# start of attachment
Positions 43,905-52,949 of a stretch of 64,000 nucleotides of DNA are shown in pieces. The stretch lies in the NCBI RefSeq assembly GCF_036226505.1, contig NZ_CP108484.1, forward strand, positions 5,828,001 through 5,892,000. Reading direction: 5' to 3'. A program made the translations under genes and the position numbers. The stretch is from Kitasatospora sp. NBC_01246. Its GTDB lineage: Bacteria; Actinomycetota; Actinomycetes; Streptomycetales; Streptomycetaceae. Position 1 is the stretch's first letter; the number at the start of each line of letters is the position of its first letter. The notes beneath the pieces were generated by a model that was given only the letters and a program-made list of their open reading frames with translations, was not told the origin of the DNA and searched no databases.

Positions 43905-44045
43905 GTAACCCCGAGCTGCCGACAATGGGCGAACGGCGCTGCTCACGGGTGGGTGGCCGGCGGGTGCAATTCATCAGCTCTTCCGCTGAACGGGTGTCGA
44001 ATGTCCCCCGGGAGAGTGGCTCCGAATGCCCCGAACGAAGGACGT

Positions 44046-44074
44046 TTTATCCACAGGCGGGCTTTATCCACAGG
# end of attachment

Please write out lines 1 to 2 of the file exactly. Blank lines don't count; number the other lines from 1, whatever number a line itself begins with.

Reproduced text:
Positions 43,905-52,949 of a stretch of 64,000 nucleotides of DNA are shown in pieces. The stretch lies in the NCBI RefSeq assembly GCF_036226505.1, contig NZ_CP108484.1, forward strand, positions 5,828,001 through 5,892,000. Reading direction: 5' to 3'. A program made the translations under genes and the position numbers. The stretch is from Kitasatospora sp. NBC_01246. Its GTDB lineage: Bacteria; Actinomycetota; Actinomycetes; Streptomycetales; Streptomycetaceae. Position 1 is the stretch's first letter; the number at the start of each line of letters is the position of its first letter. The notes beneath the pieces were generated by a model that was given only the letters and a program-made list of their open reading frames with translations, was not told the origin of the DNA and searched no databases.

Positions 43905-44045